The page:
we were in our political lives in general, and in CLR in particular.
I'd been thinking for some time that, in all the years of organizing
on legislative issues or in electoral politics, there has always been
a missing ingredient. There seems to be a dichotomy in the way we
political activists approach our goals.

Community Organization and Human Values

Chall: Could you enlarge on that thought?

Wagner: On the one hand, we work for candidates and issues in support of the
"good life," like jobs, health, equality, peace, clean environment,
and on and on. But very little attention is paid to the fact that
because of the nature of our social structures, that is, exploitative
and oppressive, most of our people in this country have developed so
much distress in our lives, we have become distrustful, "turned off,"
fearful, cynical, and so forth. I have become convinced that until
we pay attention to the human being again I don't see too much value
in continuing in the maze of year-in, year-out campaigning. Not for
any real lasting social change anyway.

I can remember the vicious in-fighting in the district councils
and committees of the Democratic party when I was active there; even
in the CDC clubs. The passions that ran so high, the name-calling,
the endless telephone calls of innuendo and unsubstantiated smears
awful.' I can recall so many decent, worthwhile peoplecandidates
for public office or for Democratic party or CDC off ice about whom
horrible things were whispered or gossiped about.







1 remember one such name right now: George Bonnie Jones, an
active union member in the IBEW [International Brotherhood of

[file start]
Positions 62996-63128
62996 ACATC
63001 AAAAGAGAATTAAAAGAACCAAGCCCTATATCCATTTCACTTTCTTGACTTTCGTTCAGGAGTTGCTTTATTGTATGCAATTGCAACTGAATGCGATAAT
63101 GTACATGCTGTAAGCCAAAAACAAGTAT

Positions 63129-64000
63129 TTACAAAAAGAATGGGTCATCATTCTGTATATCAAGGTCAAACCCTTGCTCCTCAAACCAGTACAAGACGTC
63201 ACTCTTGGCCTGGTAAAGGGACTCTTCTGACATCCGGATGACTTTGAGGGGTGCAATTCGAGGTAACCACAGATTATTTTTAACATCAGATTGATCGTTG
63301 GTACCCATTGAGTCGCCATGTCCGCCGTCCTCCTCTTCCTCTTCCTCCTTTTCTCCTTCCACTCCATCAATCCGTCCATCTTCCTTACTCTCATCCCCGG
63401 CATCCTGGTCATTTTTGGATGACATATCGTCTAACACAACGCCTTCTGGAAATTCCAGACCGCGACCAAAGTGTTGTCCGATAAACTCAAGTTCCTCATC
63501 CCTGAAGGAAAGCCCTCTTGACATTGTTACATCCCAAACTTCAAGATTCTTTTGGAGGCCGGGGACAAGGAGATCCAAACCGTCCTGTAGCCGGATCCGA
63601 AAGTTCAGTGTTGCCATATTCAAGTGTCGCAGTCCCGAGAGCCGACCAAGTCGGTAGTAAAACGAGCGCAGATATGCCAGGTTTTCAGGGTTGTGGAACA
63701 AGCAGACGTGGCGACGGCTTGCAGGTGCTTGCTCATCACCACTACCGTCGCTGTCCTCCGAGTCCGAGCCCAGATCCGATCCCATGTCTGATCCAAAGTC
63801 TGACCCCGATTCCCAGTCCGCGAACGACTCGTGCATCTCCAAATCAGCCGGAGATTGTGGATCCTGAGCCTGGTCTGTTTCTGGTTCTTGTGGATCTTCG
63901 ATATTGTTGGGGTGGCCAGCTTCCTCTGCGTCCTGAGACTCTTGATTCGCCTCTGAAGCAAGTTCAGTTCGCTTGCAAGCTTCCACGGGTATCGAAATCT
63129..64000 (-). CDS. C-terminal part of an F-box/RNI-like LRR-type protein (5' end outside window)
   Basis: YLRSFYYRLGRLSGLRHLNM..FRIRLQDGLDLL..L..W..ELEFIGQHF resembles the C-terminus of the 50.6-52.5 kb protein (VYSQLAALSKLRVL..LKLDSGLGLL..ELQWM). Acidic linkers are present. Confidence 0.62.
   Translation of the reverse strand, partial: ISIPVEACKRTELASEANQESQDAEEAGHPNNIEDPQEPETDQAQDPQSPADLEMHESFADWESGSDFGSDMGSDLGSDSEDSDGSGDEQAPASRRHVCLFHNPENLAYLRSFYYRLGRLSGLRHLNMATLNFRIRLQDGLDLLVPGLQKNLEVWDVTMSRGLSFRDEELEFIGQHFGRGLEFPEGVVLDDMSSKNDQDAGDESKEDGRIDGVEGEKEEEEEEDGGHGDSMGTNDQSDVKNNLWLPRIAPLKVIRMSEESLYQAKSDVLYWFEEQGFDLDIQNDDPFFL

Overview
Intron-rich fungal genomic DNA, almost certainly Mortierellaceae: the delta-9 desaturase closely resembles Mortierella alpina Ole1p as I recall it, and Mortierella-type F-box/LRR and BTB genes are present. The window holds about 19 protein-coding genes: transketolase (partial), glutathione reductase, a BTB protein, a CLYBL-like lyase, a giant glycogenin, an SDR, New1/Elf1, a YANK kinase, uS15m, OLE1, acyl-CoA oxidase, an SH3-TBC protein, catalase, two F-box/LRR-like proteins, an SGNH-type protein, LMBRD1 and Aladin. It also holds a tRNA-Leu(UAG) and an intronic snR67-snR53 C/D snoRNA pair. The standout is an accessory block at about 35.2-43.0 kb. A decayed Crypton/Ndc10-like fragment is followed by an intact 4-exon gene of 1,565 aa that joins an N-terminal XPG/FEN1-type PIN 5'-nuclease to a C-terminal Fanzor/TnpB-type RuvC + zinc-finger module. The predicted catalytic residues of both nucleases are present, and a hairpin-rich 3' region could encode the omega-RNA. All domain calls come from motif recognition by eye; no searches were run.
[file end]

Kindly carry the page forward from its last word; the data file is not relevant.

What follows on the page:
Electrical Workers] ; he ran for Congress, I believe for an open
seat. He was defeated, not because he didn't have the support
necessary but because of the smear campaign by some "friends" in
the Democratic party who couldn't control his campaign platform or
his sense of independence. [Sigh] I'm not suggesting, Malca, that
to campaign for better representatives is useless. But I am saying
that something more is needed.

What, for instance?


I've been exploring some fascinating avenues along these lines,
example, there's a new movement spearheaded by Assemblyman John
Vasconcellos of San Jose called "Self -Determination: a Personal/
Political Network" which involves humanistic politics. The goals
are the same but there seems to be an awareness that the old methods
aren't working; that another dimension needs to be added - human

I've been involved rather deeply in another movement called
Re -Evaluation Education or RE. RE has developed a system whereby
each of us learns how to use our enormous intelligence to think
more clearly and creatively - to become more human by acting rationally
and lovingly. To continue to accept oppression, wars, racism, pollution,
etcetera, is highly irrational and certainly less than human. We
learn the real meaning of power - individual powerand how to use it
constructively. Since its inception in 1950 the RE Community, as we
refer to it, is now functioning in several areas of the world. These